With the government’s sight already on creating more jobs for Filipinos within the next five years or so, along with the opening of more major facilities in the country, one would think that Filipinos are ready to fill in the expected job openings.
However, this is not the case, despite the free skills training offered by the government, both to local and returning OFWs, as employers are still looking for more skilled and properly trained personnel to fill in the positions they offer across a number of industries.
More Jobseekers Considered ‘Not Employable’ by DOLE
In a recent study conducted by the Department of Labour and Employment (DOLE), one out of three job applicants still needs to undergo additional skills training needed to be considered ‘fit’ for a certain type of job, as shared in a report by The Sun.
The data based on the Philippine Talent Map Initiative revealed that 31.7% or 18,928 of the total of around 90,000 respondents require further training for employability.
The study was based on private companies’ data, which shows the trends and issues regarding academic and industrial competence in relation to workforce development.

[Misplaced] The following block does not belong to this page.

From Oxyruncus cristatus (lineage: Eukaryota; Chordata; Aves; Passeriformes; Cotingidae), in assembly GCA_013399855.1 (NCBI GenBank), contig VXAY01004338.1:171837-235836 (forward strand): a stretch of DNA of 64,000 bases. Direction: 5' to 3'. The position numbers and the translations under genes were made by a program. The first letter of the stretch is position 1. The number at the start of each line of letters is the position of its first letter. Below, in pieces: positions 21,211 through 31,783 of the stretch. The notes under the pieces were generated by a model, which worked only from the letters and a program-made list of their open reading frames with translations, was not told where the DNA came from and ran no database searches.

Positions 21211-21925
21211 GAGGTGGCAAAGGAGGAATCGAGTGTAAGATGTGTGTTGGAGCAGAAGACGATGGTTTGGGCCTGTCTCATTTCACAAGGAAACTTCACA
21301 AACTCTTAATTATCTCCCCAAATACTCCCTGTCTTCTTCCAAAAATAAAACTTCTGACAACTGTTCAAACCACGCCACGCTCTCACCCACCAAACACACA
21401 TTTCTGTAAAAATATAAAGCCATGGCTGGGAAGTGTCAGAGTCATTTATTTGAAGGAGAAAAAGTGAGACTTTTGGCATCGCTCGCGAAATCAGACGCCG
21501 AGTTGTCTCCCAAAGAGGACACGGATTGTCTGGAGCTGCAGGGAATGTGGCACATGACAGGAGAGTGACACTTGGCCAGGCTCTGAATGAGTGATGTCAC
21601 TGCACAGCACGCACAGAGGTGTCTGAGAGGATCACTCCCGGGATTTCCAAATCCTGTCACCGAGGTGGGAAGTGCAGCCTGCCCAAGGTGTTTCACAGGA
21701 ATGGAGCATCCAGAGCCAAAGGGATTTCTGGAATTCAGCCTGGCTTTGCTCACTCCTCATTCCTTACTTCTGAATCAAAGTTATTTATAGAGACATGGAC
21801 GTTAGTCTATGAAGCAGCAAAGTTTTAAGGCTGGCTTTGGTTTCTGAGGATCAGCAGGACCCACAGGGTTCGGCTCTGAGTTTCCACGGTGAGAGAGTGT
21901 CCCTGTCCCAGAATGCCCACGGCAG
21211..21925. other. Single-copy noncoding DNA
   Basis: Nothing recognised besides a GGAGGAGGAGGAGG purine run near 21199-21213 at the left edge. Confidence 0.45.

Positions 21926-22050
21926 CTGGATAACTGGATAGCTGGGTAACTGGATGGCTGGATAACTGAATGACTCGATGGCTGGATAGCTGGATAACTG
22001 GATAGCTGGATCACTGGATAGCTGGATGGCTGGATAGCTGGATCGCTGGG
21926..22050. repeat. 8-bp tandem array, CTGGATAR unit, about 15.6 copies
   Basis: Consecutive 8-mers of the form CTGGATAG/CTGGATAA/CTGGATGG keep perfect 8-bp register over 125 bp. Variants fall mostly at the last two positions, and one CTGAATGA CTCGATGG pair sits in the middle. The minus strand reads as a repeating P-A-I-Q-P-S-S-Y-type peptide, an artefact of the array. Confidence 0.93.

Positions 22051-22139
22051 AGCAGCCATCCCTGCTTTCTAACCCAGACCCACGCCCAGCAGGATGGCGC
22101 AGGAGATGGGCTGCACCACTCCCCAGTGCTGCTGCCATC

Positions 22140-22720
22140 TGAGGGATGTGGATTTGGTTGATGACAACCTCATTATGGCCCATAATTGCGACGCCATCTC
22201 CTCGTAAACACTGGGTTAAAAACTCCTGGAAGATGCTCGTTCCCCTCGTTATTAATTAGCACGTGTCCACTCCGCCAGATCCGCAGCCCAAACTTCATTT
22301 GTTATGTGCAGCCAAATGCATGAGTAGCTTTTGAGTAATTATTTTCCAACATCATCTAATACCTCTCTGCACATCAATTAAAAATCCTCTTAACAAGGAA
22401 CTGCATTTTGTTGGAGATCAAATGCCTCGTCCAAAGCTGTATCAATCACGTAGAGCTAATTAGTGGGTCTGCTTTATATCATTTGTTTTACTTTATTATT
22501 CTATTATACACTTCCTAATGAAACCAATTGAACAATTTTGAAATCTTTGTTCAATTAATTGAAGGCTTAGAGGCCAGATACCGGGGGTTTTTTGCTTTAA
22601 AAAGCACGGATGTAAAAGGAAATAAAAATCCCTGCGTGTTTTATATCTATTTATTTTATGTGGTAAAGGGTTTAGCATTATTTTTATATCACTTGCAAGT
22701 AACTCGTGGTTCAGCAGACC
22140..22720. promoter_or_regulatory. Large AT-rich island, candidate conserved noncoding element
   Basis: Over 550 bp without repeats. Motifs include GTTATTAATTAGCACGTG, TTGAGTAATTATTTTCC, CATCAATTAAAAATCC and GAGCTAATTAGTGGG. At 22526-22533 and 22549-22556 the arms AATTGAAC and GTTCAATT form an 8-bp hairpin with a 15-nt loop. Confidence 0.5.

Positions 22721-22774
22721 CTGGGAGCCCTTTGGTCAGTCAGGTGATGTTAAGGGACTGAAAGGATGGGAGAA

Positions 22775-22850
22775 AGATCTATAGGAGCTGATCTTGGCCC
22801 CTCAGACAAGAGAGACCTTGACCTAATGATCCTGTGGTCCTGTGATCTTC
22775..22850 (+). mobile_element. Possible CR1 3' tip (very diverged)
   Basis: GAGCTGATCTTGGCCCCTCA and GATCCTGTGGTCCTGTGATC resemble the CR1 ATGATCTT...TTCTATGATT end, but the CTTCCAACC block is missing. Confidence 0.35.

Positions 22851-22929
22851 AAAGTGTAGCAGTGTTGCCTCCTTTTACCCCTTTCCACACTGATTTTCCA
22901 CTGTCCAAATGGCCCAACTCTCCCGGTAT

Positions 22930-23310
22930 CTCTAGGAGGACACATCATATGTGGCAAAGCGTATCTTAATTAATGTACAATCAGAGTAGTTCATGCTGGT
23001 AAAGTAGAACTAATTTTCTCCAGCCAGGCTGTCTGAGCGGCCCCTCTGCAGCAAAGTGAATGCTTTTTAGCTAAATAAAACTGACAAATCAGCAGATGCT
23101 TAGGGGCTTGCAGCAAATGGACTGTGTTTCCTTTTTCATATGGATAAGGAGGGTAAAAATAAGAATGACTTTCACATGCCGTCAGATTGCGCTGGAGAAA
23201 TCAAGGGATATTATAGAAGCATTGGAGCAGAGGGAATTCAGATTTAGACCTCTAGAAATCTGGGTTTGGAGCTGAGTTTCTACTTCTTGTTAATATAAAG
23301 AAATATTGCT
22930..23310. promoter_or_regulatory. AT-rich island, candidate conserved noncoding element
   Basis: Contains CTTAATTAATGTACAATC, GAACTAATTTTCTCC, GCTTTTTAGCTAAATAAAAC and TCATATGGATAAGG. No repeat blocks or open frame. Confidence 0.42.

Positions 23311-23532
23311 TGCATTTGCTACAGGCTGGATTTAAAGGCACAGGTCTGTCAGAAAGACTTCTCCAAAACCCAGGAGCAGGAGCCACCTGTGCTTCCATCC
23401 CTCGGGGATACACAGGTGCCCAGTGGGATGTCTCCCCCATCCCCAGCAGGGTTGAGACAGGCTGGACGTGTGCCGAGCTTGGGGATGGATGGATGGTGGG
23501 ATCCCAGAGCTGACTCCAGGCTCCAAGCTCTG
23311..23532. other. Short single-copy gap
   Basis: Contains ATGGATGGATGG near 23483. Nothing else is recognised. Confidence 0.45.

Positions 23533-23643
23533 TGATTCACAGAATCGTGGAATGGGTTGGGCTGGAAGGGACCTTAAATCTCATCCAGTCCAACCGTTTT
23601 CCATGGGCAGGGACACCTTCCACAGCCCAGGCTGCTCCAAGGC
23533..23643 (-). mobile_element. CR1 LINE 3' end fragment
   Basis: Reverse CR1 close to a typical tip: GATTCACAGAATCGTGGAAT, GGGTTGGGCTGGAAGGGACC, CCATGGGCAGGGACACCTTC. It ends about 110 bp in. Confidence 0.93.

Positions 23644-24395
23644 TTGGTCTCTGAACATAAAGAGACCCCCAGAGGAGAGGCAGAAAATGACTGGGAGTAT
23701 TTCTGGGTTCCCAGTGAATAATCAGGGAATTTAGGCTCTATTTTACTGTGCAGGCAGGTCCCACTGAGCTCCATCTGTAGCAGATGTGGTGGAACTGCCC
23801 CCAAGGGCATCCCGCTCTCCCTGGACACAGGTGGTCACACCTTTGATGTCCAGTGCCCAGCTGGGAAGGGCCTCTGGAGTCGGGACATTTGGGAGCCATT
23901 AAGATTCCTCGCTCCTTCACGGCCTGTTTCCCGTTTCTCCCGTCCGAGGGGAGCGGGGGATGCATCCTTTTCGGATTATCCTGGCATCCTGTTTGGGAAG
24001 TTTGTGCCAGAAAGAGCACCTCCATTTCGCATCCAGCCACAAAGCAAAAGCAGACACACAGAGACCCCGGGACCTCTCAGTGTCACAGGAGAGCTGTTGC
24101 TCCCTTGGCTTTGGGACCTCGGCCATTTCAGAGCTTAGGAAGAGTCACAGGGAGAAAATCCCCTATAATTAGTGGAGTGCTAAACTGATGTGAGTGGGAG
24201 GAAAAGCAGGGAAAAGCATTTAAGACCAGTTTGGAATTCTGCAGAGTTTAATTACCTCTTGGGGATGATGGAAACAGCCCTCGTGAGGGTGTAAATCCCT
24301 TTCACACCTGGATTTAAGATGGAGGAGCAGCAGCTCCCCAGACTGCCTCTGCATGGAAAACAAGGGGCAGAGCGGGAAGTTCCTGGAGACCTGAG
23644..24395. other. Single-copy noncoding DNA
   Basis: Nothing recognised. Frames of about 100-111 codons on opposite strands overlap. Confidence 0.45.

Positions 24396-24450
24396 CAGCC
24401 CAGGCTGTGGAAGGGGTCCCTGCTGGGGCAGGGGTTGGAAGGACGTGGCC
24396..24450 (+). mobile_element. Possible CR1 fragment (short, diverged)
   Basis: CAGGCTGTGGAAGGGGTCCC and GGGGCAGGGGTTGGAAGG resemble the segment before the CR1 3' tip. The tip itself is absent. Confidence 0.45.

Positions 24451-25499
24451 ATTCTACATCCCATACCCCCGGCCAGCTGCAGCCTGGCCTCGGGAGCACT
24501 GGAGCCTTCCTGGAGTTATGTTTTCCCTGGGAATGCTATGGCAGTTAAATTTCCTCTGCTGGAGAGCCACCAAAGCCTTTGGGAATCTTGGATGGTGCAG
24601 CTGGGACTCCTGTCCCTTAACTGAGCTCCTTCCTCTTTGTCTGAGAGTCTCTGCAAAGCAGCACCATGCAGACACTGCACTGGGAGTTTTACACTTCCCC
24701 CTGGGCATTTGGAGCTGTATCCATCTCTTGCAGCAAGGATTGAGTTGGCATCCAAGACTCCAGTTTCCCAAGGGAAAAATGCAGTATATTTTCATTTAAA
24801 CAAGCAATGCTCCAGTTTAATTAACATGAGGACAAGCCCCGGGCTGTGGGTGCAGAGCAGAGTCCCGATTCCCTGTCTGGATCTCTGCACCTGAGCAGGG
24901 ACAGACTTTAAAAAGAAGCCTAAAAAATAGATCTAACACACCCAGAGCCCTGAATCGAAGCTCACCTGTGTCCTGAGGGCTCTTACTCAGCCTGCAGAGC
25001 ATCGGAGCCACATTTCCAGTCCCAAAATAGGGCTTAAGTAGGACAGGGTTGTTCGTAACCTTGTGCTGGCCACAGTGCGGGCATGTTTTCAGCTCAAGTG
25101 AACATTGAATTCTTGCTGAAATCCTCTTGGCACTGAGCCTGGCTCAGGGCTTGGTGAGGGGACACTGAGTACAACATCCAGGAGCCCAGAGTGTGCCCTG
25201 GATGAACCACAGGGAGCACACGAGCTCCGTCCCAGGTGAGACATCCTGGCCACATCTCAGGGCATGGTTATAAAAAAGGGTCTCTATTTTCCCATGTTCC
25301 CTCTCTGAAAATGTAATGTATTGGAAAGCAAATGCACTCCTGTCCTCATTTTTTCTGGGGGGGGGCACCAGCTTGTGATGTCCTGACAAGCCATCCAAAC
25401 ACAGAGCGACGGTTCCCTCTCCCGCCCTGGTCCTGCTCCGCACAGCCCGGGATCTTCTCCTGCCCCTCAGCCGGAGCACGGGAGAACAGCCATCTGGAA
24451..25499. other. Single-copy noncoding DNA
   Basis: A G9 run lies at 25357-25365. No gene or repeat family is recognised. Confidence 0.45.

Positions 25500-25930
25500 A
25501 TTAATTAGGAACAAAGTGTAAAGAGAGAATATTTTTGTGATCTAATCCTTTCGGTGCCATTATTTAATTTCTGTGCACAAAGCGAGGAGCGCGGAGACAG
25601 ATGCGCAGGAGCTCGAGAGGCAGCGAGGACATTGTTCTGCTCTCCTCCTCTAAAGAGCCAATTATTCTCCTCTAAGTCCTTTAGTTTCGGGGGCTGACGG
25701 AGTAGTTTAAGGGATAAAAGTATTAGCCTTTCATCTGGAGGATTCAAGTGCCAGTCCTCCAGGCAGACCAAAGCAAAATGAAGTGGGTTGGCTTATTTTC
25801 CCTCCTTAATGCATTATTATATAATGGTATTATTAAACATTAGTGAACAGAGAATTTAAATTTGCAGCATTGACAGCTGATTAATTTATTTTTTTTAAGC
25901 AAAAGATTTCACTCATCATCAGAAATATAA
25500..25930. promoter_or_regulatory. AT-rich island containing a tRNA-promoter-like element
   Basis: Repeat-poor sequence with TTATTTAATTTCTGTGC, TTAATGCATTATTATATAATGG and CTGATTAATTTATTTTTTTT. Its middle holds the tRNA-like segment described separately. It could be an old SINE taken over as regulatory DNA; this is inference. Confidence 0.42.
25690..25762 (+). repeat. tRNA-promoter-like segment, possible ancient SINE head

The study was intended to address the prevailing issue on job and skills mismatch in the country by identifying talent, skills, and training required by majority of the Filipino workforce.
The findings also showed that 68.3% of the students, employed, unemployed, and trainees involved in the study are competent with English language functional skills as the main skill that they are most competent at.
Creative problem solving was identified as consistently the lower skill among respondents, and must be improved, along with innovation and decision-making skills.
As per DOLE, the results of the study will be presented to the Commission on Higher Education (CHED), Department of Education (DepEd), and Technical Education and Skills Development Authority (TESDA).
The results shall also be used as basis for lawmakers to create and support relevant policies and initiatives that can bridge the workforce skills gap and support curriculum development.